I had chosen a huge piece of a cotton seersucker-type material for the back, and the stitches really sunk into it, so I am glad I didn’t have to rip out, too.
Well, that was pretty funny, and your final solution worked out quite well visually, if not financially! I would have cut those blocks up and used them as pieces of something else, but I believe that would have taken even more effort than your solution. Eyelet works well with those 30s fabrics, so call it good!
You might not believe me, but that was really educational and interesting for me as a total non-sewer. Thank you 🙂
Thanks, Dawn, that’s how I feel about your posts about making jewelry — I never realized there were so many steps for something so tiny. It gives me a new appreciation for the jewelry I have. 🙂
Excellent!! I love this group, I learn so much from all the scraphappy gang . 💜
Well that was a very funny story. I loved the fabrics but not necessarily how the blocks were put together in the first picture you showed. I looked up spool quilts to see what was done before this. I think you made the best of what you had to work with. I almost said the best of a bad job but geeze, what a journey! You just might find the right girly girl for it!
I hope so!
I could have just trashed the whole thing, but I wanted to provide closure to my earlier quilting self. 🙂 Now on to another early project and we’ll see if this one turns out better!
I am sure it will! onward and upward.
I love how you added the slide feature to view the 2 versions. I think the addition of the eyelet trim is fantastic. It is very pretty!
Thanks, sometimes I explore the tech options that WordPress offers. I really like that slide feature.
Also glad you like the quilt!
A lovely finish! Since you cannot think of an appropriate recipient perhaps you could donate it?
I do donate most of my quilts, but I don’t think this one will be easy-care. I stitched down the eyelet as well as I could, but I am not sure it will hold up through multiple washings. I think I will keep it until the fall at least, when our town has a Quilt Walk. Hopefully it will draw someone in to get a closer look, and we can at least strike up a conversation about quilting! 🙂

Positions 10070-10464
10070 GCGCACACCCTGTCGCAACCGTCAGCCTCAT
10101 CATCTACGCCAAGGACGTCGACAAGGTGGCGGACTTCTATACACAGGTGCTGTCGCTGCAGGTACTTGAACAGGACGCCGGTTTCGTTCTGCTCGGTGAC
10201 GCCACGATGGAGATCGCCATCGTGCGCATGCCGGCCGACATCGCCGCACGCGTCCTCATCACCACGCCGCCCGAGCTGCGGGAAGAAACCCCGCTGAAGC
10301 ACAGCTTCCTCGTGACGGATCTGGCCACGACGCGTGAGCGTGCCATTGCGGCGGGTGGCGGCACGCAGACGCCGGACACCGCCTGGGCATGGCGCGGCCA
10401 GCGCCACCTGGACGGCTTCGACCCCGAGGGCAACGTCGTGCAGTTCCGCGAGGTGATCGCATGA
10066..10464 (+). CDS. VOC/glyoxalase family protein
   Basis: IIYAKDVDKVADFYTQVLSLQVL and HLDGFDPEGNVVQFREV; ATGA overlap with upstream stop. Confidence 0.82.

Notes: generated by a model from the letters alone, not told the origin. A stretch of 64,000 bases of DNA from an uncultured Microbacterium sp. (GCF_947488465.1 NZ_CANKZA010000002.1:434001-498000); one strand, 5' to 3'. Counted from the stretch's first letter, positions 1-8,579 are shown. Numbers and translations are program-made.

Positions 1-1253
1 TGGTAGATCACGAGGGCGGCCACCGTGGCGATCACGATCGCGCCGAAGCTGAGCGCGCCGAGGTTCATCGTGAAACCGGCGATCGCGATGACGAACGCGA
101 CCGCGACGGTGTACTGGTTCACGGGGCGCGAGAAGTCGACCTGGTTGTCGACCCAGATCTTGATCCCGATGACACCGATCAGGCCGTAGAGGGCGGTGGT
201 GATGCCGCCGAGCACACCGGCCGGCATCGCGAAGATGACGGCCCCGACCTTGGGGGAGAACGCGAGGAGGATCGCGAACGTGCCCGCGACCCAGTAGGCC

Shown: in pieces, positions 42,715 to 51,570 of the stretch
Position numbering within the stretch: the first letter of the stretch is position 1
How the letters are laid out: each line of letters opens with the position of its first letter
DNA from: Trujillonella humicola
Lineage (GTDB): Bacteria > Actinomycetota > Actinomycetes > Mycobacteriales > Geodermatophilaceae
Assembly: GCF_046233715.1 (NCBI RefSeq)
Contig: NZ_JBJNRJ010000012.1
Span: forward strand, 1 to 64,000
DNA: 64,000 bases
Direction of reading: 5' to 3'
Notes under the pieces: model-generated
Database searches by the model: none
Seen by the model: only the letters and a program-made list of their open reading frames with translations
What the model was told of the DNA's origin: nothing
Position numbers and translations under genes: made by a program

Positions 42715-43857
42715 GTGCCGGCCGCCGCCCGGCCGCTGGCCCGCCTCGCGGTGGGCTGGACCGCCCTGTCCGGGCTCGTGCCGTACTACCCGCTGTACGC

I smiled at the style of this post, and I’m equally impressed with your use of the before and after slider. Those are ridiculously fun. Congratulations on finishing this piece. Giving up can be so easy when things aren’t coming together the way we hoped. You’ve gone above and beyond and now have two UFOs. Well done!
Thanks, Alys! I guess the good thing about spending lots of extra hours on a project, is that you have time to ponder how you will write it up. Once that Can This Be Saved format popped into my mind, I felt a lot more amused while I was working on the quilt. 🙂
Well there you go! I write so many blogs in my head as I wander around the garden. It makes me wonder what I did with all that mind space BB (before blogging.) 😉
That is so awesome! I remember that series in Good Housekeeping and I was giggling when you mentioned Highlights for Kids – oh my goodness all the boring reading in waiting rooms!
Great save on the quilt and I enjoyed this post and awesome format of treating it like Can This Marriage Be Saved?
Thanks, Tierney! One of the things I enjoy so much about your blog is the way that you switch up your formats a lot!
I appreciate that 🙂
I would have prescribed white tulle, but I think your solution is much more imaginative and in keeping with the vintage nature of the blocks.
I did think about that, because I thought it would be the most successful at knocking back the bright colors of the sashings, but my concerns were that I wouldn’t be able to manage all those edges, or stitch straight enough that it would look okay through the transparency. Thanks for commenting, Kate!